Saturday, August 04, 2007

Stiff Arms or Not

I asked my teacher how is it that the arms can be relaxed, yet the force generated by the legs can manifest itself at the arms and actually flip an opponent away. I would think that in order to transfer the force from the legs to the arm, the arm and torso should be a whole unit, and by shifting the weight and using the kua to turn the waist, the whole torso and arm would turn with the force generated by the legs.

But this means that the arm is stiff. Which obviously is wrong. But if we relax the arm, then when the torso turns, and the arm does not, the force doesn't get to the arms...

I think the answer could be that the arms are relaxed. The force generated at the legs are not used to forcibly flip an opponent away. Rather, listen to the direction of his force, and use the force generated in your legs to gently shift his force in the direction that you want.

3 comments:

taijiquestion said...

My amateur advice: one way to trick your body into relaxing is to tire yourself out first. Often we hear "don't do taiji if you're tired". But in trying to advance in the moving/meditational arts, it can be useful to experiment when you don't have enough energy left to BE stiff.

The first time I ever felt "sung" very relaxed and rooted, was after I had been doing some heavy outdoor work for several hours with a community group. I finally took a break and stood on uneven ground, assuming a bow stance. Bam! Suddenly I felt very taiji, very sung. This happened when I was very tired physically.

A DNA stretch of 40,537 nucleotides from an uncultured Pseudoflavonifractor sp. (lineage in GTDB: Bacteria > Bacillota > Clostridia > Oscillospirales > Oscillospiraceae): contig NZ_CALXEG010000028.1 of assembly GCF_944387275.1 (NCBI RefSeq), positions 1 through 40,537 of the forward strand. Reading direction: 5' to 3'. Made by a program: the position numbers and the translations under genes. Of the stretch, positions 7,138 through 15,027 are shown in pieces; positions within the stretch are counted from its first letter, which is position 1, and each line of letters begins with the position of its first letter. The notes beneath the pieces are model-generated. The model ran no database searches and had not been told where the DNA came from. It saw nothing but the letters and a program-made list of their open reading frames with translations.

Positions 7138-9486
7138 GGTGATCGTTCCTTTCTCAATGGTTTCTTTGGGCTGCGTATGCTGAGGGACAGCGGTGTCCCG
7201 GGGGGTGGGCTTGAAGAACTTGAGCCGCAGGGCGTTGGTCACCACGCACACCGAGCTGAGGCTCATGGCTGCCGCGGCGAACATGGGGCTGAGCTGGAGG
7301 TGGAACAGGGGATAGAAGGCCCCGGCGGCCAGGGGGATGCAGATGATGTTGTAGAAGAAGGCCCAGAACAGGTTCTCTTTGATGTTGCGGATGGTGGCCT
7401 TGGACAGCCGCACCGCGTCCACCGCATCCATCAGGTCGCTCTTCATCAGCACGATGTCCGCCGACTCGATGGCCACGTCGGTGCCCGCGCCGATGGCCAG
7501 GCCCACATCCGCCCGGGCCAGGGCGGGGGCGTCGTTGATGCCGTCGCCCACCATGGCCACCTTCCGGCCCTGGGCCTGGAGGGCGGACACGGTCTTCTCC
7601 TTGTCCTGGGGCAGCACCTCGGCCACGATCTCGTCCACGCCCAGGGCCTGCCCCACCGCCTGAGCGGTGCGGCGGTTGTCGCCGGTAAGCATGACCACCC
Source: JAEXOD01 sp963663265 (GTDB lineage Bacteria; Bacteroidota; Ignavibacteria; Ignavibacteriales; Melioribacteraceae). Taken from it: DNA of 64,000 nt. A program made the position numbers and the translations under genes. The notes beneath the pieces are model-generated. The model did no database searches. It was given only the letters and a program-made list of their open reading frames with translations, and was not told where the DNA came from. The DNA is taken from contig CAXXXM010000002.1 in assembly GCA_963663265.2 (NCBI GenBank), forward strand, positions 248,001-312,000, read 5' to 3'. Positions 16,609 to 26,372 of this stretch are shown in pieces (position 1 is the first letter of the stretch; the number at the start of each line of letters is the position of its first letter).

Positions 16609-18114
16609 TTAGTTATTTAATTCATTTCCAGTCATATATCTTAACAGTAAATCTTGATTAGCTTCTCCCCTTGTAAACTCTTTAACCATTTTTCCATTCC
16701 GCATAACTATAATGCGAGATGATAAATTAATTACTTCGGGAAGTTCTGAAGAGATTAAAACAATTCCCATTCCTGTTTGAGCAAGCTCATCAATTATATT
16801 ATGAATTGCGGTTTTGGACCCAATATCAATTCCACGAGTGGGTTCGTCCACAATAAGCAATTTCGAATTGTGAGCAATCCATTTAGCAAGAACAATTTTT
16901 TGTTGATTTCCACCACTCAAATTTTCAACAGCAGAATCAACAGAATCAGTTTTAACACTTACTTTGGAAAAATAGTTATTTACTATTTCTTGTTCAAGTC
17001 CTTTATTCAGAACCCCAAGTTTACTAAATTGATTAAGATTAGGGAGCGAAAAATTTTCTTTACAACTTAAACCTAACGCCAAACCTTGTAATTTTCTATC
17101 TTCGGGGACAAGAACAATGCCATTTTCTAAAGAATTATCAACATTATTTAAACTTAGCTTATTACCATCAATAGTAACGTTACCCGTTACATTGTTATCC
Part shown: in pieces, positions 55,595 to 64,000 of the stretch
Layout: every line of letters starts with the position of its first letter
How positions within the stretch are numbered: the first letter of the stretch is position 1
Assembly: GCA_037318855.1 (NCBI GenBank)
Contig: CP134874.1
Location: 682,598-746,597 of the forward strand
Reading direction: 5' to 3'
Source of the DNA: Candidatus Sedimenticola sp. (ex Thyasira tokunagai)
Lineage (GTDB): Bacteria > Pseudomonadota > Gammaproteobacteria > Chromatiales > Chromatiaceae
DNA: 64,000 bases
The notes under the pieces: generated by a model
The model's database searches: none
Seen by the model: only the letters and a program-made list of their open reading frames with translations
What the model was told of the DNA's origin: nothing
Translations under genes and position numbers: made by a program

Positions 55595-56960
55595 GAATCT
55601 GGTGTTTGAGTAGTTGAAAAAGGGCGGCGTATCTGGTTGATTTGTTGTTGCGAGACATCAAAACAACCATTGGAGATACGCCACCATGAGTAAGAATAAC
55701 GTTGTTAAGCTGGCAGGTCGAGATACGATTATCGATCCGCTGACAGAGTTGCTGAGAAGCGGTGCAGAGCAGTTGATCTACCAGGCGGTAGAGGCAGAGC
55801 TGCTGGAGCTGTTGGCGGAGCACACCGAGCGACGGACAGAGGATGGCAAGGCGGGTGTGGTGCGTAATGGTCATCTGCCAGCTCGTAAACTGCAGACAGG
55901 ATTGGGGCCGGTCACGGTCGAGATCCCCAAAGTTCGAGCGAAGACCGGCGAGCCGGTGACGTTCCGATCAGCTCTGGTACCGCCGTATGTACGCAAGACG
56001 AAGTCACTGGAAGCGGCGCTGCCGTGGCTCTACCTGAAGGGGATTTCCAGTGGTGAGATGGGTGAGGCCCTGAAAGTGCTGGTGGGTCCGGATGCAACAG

If your arms were broken, what would your taiji be like? maybe improved, one great teacher suggested. :)

Not suggesting you try push hands when you're tired. But maybe by yourself, try doing a lot of push-ups until your arms are rubbery; then see how your form work feels. Might be interesting.

taijiquestion said...

Sorry Teck, I misspoke when I said push-ups, that's no good to mix with taiji generally speaking. For pre-exhaustion training in this case, the thing to do would be to simply hold a pushup POSITION: up, down, or in-between, whatever seems right. Like pushup zhan zhuang. For a certain amount of time; without pumping up and down.

Then try some taiji work when your arms too tired to put strength into them. Just focus on the hands movement and let the arms disappear.

(I haven't had push-hands training myself yet, but I've experienced what a senior student can do to me when I'm stiff!)

Teck said...

I would tend to think that the key is not to be pre-exhausted before starting practice. After all, it is more important to be able to relax even when you have the strength. It is important to learn how to control one's strength so that he can continue to relax in all circumstances, and not just when he is tired.